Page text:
Toyota was slow to respond to the problem of unintended acceleration. But one of the positive moves the company has made since fully acknowledging the problem — and the threat to its reputation — was the very public apology CEO Akio Toyoda made to the US Congress, to the Chinese government and to the Japanese people at a news conference.
This apology was a good step for several reasons. Mr. Toyoda expressed genuine regret for the loss of life. He even cried at the Japanese news conference. People are more likely to forgive a corporation whose leaders acknowledge the suffering caused by a failure of equipment or actions of their employees.
Another strong aspect of the appearance in Congress was that the CEO referred to the company's core values, which are safety, quality and volume. "We may have grown too quickly," Toyoda told the lawmakers.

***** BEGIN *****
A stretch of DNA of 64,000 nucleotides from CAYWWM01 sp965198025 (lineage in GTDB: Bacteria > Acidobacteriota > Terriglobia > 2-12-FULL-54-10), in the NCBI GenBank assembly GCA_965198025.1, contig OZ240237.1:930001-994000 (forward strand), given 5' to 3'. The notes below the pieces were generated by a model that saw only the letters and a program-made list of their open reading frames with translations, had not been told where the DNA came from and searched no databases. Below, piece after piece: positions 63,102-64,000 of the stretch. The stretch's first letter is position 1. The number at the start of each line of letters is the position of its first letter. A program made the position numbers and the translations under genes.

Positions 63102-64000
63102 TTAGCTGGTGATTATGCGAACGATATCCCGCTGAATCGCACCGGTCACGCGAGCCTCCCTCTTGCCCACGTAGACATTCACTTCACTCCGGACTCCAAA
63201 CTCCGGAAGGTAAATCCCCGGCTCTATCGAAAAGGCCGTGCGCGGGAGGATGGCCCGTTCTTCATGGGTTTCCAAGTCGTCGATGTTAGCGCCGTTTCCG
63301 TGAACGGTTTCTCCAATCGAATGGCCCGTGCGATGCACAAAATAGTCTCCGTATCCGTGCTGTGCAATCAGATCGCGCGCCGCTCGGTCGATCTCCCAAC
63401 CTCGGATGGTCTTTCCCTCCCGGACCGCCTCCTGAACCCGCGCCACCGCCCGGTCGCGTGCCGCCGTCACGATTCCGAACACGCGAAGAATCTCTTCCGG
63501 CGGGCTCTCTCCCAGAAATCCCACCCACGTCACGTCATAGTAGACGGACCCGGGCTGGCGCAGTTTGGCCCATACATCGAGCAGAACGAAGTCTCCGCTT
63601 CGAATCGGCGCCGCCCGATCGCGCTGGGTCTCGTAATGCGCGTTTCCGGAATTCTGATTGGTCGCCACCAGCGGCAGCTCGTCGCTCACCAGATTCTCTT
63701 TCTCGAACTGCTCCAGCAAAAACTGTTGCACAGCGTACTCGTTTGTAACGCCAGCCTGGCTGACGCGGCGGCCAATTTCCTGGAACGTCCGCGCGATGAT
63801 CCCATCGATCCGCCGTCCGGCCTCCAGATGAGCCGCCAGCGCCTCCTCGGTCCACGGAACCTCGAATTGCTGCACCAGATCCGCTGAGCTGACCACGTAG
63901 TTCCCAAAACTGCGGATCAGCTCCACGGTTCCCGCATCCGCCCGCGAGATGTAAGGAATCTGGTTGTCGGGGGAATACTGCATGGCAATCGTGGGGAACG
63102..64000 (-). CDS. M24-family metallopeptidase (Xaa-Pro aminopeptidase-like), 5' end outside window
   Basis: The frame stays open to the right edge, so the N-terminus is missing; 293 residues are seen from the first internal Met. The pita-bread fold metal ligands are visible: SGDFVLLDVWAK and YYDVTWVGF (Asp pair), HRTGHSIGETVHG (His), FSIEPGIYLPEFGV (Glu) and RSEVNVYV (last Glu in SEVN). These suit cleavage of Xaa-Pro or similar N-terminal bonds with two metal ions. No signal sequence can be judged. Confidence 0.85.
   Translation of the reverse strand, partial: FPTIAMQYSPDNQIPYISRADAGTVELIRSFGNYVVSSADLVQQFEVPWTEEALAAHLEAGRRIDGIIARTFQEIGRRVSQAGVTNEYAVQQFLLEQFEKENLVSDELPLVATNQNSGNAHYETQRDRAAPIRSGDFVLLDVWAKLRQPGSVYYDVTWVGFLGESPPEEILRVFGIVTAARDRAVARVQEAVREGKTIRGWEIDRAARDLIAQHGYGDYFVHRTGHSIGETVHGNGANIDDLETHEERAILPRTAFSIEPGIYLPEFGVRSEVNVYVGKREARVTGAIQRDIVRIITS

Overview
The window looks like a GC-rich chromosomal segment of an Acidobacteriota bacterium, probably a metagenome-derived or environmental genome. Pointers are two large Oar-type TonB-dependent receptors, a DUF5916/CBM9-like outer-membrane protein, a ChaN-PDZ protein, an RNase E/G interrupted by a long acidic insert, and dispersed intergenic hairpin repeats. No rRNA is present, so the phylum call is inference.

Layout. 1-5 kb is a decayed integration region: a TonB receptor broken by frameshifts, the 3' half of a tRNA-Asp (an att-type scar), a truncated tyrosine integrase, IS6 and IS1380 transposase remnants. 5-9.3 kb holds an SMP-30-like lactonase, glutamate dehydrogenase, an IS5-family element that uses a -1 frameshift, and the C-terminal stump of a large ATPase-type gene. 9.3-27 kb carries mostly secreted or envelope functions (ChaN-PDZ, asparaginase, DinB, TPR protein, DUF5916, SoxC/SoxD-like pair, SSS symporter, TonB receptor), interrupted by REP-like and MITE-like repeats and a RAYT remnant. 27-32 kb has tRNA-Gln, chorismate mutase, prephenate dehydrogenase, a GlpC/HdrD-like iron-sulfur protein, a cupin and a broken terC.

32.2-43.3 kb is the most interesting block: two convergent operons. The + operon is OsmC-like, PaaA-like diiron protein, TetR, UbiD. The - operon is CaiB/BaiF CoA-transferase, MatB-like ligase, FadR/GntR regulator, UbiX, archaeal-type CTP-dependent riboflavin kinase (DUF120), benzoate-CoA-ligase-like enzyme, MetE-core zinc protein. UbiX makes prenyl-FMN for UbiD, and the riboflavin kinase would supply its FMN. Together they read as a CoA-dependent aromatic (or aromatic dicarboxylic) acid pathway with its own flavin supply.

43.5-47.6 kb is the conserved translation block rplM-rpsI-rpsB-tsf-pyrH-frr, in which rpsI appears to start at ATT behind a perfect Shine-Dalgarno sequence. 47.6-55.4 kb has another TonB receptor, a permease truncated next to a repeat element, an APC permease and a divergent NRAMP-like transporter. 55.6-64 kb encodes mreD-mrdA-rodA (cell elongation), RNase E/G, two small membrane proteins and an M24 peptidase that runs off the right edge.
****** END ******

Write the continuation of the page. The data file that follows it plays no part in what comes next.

Toyoda said he is an engineer and the company had made structural changes in their processes to make sure customer complaints reached the highest levels in the company.
So the Toyota CEO invoked three essentials to a "good" apology:
* Expressing regret for the damage caused by defective products
* Invoking core values and ackowledging where the company had fallen short
* Describing concrete steps for correcting these errors.
The company has also become far more active in social media, growing its Facebook fans exponentially in recent weeks.
These steps help restore credibility to a company that had a stellar reputation but whose initial reluctance to confront the problem caused serious doubts among Americans and customers in other nations.
All the efforts Toyota is making are important — but the CEO's visible stance to take responsibility and make changes is perhaps the most important of all. Especially when the CEO's name embodies the brand.